Young speaks of their propensity to only focus on the score that wasn’t quite 100%. They feel this is the one that defines them, rather than the ones that were. I went to school with a girl who scored 11 A*s in her exams and just one B. I’d never have remembered that except that the B. mortified her he spoke as if that one grade was the only score that mattered. Even as a child, I was moved by the pain it caused her. I didn’t understand it at all. I was just grateful to have scraped through!

Dr. Young describes the painful life these people lead and how unsatisfying it all feels. They struggle to celebrate successes or find contentment in what they have achieved. For these people, the stressful race to perfection often leads to burnout.

I’d recommend three essential oils for empowering women who are perfectionists.

1. Sweet Basil Oil

This oil is probably the most empowering oil; when I wrote my book about it, I called it the oil of Empowerment. She is like a significant sergeant shouting in your ear, demanding you get out of your head.

Funnily enough, I talk about that on the first page of the Melissa book I have just sent to the publishers.  It reads: 

I am frequently asked the same question in interviews. “Which was your favorite book to write?” The surprise that registers on their faces when I answer with so little thought makes me smile. I suspect they expect me to say Rose with its gentle, luxurious softness, but I had the most fun writing Sweet Basil. The oil that demands you get out of your head and “Just Do it” turned me into an unbridled force of confidence, positivity, and uninhibited sex. For the four months it took to write it, Volbeat’s fantastic song, Lola Montez, shook the shed where I write as the bold, sassy, indomitable scorpion goddess took form. Inhaling the molecules manifested a hurricane of activity and a radical personality change. I said what I wanted, did what I pleased, without a single thought for anyone else, and as people were left open-mouthed by my outrageous behavior, words flew onto the page. It was the best emotional holiday a worrier could ever have.

(You might be the first person to read that besides my editor. I had to show someone sometime, didn’t I?)

A tool that pushes you to act before you are ready is potent for perfectionists. It’s like the shove out of the plane when you have been checking your parachute for twenty minutes. It is the power to fly despite yourself. In creative terms, it's when the planning finally becomes a reality.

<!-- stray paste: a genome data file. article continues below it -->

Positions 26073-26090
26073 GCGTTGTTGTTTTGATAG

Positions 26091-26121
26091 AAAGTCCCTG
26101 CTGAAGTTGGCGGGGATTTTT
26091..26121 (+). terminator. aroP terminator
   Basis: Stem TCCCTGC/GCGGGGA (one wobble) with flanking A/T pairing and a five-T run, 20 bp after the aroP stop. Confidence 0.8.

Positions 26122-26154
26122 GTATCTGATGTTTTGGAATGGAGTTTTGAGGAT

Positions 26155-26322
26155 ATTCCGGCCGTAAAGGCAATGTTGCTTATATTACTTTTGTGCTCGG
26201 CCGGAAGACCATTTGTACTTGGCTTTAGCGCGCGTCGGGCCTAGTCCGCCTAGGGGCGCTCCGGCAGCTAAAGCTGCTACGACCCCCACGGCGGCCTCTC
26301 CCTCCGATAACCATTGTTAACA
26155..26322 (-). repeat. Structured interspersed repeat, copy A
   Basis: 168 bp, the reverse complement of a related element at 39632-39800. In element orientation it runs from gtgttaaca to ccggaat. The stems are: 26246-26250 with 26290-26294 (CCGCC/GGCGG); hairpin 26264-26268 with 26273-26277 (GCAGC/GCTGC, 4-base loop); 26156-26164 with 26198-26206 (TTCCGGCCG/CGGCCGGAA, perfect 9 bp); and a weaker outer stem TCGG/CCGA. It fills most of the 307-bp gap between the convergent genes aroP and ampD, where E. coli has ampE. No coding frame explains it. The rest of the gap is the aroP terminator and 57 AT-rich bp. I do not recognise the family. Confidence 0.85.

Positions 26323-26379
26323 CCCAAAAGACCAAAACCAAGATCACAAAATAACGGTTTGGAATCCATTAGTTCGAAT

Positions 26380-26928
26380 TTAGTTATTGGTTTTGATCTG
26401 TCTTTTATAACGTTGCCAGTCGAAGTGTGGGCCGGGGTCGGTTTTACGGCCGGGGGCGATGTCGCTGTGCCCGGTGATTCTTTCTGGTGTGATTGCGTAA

Pure action. A powerful thing for someone with imposter syndrome.

2. Cardamom Oil

The opposite end of the spectrum. This is your nighttime oil and the one that encourages me to shut down the screen. 

Cardamom encourages you to stop and look at how far you have come. No excuses. See the world the way everyone else is seeing it. Stop and take a look at the view. Perfectionism creates an unachievable upward climb, but the truth is that we can never be perfect. It’s impossible. Whatever we do will affect someone else somewhere along the line, somewhere.

At school, I was a linguistics scholar, and we studied a book called Huis Clos in French literature by Jean-Paul Satre. It means Closed Doors and is a fascinating study of existentialism. In other words, everything I do affects the people around me somehow. It tells the story of three people stuck in limbo before their funerals and how their innocuous actions create other people’s hell.

It was cumbersome for a 17-year-old, but it liberated me from the perfectionist ideal. But, unfortunately, it probably also freed me from having a tidy house!!!

Cardamom is a Turkish coffee in a Bedouin tent under the stars after a deliciously sweet exotic meal. It’s a strange moment in time that just makes you stop and take stock. It’s a magical thing. Cardamom helps you to see beauty in your mistakes, to take them in your stride, and to view them as mastery of the process. You might observe the beautiful woven carpet on your feet in the sand as you drink your coffee. Arabic mats are always made with a deliberate fault somewhere in the weave about the Muslim belief that only Allah is perfect. Cardamom seems to know that.

3. Grapefruit Oil

The ultimate fizz fest. Grapefruit kicks a can-can and shows everyone her knickers! She doesn’t give a flying fudge about what anyone else says. She is strong, sassy, and daft. Undignified, flirty, and relaxed. She’ll have you giving up on worries in no time. She’s got no time for imposter syndrome. She’s too busy being out there, living the dream.

The Superwoman/man

The problem with success when you have imposter syndrome is that you are always trying to cover the bases in case someone finds you out. That takes a hell of a lot of work. You’re always trying to be the best, in fact, better than the best, and there is no space for being anything less.

You work longer hours than everyone else, which is great for everyone on your team but not for your friends and family. As a result, hobbies get ignored, always in favor of the next deadline.